Northern Lights Race Across the Sky
An artist's concept of the THEMIS spacecraft in orbit.
SAN FRANCISCO -- Vivid eruptions of the Northern Lights raced through Earth's atmosphere earlier this year, breaking speed and energy expectations.
A new NASA spacecraft caught the show, called an aurora, and has shed light on the source of the magnetic storm's energy.
On March 23, an auroral substorm erupted over Alaska and Canada and produced spectacular auroras for more than two hours, caught on camera by NASA?s THEMIS satellite. These THEMIS? observations were presented here today at a meeting of the American Geophysical Union.
?The auroras surged westward twice as fast as anyone thought possible, crossing 15 degrees of longitude in less than one minute,? said mission scientist Vassilis Angelopoulos. ?The storm traversed an entire polar time zone, or 400 miles, in 60 seconds flat.?
The satellite observed the substorm's development and witnessed small staccato explosions within the storm that each lasted about 10 minutes. Some of the outbursts died out, while others went on to become major auroral events.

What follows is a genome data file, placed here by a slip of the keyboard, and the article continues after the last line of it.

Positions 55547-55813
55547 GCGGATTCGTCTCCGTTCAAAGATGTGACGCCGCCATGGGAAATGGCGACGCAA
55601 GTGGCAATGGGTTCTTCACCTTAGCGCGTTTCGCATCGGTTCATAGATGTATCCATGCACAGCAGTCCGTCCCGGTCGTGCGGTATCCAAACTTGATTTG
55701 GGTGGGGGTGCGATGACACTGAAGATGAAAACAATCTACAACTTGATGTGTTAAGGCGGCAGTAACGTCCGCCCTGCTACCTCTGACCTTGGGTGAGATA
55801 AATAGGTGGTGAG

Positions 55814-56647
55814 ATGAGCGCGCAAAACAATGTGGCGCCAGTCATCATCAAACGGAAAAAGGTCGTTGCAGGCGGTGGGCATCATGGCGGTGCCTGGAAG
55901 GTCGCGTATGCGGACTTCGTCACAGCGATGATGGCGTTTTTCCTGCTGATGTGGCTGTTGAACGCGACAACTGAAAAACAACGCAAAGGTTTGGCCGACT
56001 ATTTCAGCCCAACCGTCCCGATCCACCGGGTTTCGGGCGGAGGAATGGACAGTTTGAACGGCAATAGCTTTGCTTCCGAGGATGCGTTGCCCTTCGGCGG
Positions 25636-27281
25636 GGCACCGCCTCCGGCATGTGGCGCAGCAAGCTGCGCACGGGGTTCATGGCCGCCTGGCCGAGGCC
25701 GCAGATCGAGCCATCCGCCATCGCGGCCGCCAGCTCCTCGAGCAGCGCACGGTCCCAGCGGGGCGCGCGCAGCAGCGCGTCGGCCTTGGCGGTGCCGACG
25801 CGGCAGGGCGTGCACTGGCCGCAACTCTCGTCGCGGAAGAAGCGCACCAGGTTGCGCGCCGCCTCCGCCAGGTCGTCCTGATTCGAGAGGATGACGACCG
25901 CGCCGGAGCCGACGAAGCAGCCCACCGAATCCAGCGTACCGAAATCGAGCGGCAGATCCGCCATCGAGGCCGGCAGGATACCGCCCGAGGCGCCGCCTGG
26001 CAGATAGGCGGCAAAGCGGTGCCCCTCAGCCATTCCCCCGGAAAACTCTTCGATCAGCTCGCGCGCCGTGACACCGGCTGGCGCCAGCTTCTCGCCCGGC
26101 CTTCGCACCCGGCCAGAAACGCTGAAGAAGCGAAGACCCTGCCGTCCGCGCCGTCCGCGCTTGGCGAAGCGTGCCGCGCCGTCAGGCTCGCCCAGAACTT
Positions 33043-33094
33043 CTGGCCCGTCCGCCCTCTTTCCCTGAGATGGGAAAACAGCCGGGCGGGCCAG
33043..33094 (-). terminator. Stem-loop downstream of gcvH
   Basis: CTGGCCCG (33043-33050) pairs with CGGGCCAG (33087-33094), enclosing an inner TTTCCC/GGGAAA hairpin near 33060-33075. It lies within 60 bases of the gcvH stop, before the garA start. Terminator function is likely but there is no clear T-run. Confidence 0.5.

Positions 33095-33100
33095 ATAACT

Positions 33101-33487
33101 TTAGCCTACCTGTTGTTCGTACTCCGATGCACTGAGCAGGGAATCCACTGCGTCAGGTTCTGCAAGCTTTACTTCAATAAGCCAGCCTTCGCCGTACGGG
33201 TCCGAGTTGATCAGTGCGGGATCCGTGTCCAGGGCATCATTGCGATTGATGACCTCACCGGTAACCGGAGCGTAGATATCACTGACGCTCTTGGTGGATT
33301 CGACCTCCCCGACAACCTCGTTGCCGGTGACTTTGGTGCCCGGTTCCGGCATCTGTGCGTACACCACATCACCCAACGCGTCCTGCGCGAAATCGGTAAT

The power of the storm blew scientists away; they estimate the total energy of the two-hour event at five hundred thousand billion Joules, or the energy of one 5.5-magnitude earthquake.
The THEMIS observations also shed light on just where the substorms get their tremendous energy.
?The satellites have found evidence of magnetic ropes connecting Earth?s upper atmosphere directly to the sun,? said David Sibeck of NASA?s Goddard Space Flight Center in Maryland. ?We believe that solar wind particles flow in along these ropes, providing energy for geomagnetic storms and auroras.?
Spacecraft have detected hints of magnetic ropes (essentially twisted bundles of magnetic fields) before, but THEMIS provided the first 3-D look at a ropes' structure.
?THEMIS encountered its first magnetic rope on May 20,? said Sibeck. ?It was very large, about as wide as Earth, and located approximately 40,000 miles (70,000 kilometers) above Earth?s surface in a region called the magnetosphere.?
(The magnetosphere is where the solar wind slams into Earth?s magnetic field.)
The explosions detected in the substorm happened ?where the solar wind first feels the effects of Earth?s magnetic field,? Sibeck said. ?Sometimes a burst of electrical current within the solar wind will hit the bow shock and--Bang! We get an explosion.?
- VIDEO: The THEMIS Aurora Mission Revealed
- VIDEO: THEMIS Away! Spacecraft Quintet Begin Aurora Hunt
- All About Auroras
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